Category 6 Patch Cables
CAT6 is an Ethernet cable standard defined by the Electronic Industries Association and Telecommunications Industry Association (commonly known as EIA/TIA). CAT6 is the 6th generation of twisted pair Ethernet cabling. Category 6 provides higher performance than CAT-5e and features more stringent specifications for crosstalk and system noise. All CAT6 components are backward compatible with CAT5e, CAT5, and Category 3. If different category components are used with higher category components, then the channel will be limited to the performance of the lower category. Using all Category 6 components throughout the signal path should result in a Power-Sum Attenuation-to-Crosstalk Ratio (PS-ACR) that is greater than or equal to zero at 200 MHz.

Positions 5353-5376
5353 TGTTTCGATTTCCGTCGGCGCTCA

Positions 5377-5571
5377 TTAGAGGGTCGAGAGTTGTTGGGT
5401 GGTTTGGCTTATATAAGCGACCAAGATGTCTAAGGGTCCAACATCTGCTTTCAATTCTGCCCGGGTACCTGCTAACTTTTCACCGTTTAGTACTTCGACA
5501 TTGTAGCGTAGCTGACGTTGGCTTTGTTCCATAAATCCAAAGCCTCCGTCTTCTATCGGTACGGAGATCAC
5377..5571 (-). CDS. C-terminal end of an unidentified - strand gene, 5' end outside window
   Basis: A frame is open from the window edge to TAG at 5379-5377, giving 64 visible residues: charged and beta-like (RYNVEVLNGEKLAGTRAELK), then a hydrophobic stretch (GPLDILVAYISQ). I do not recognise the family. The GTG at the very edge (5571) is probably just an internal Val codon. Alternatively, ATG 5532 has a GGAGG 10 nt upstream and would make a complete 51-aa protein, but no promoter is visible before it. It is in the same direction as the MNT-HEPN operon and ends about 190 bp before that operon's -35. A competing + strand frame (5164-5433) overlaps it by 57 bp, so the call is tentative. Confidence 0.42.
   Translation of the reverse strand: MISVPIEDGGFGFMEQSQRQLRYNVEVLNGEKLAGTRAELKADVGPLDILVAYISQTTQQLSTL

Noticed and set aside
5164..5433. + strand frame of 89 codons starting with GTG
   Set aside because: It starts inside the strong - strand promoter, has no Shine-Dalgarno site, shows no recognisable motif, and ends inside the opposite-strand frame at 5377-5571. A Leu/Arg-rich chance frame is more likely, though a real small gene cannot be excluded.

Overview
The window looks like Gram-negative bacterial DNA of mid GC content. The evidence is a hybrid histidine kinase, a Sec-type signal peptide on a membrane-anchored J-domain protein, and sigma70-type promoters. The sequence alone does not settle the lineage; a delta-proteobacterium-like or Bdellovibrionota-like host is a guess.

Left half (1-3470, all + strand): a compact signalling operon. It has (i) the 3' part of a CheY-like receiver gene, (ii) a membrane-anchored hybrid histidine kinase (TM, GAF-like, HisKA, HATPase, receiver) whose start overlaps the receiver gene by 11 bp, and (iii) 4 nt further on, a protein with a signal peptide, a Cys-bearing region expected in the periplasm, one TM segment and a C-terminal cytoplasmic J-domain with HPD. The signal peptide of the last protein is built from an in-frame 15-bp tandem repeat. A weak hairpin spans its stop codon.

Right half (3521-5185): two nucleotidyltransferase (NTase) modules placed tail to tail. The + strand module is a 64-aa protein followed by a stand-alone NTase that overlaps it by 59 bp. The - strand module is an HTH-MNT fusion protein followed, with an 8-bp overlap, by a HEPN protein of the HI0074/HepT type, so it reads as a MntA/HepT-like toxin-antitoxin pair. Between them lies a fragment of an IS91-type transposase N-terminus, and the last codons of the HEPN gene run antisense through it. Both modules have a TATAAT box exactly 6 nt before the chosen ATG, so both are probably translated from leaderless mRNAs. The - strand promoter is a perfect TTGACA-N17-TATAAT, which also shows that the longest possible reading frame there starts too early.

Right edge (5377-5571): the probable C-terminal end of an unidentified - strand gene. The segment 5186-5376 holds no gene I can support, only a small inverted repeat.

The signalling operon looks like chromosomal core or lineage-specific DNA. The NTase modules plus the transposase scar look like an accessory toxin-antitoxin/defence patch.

CAT6 cable contains four pairs of copper wire and unlike CAT5, utilizes all four pairs. CAT 6 supports Gigabit (1000 Mbps) Ethernet and supports communications at more than twice the speed of CAT5e, the other popular standard for Gigabit Ethernet cabling. As with all other types of twisted pair EIA/TIA cabling, CAT6 cable runs are limited to a maximum recommended run rate of 100m (328 feet). Twisted pair cable like CAT 6 comes in two main varieties, solid and stranded. Solid CAT6 cable supports longer runs and works best in fixed wiring configurations like office buildings. Stranded CAT6 cable, on the other hand, is more pliable and better suited for shorter-distance, movable cabling such as "patch" cables.
CAT6 comes at a significantly higher price tag than CAT5 or CAT5e, and today's applications simply can't take advantage of CAT6's better performance. However, if wiring a home or building for the long term, one may still consider using CAT 6.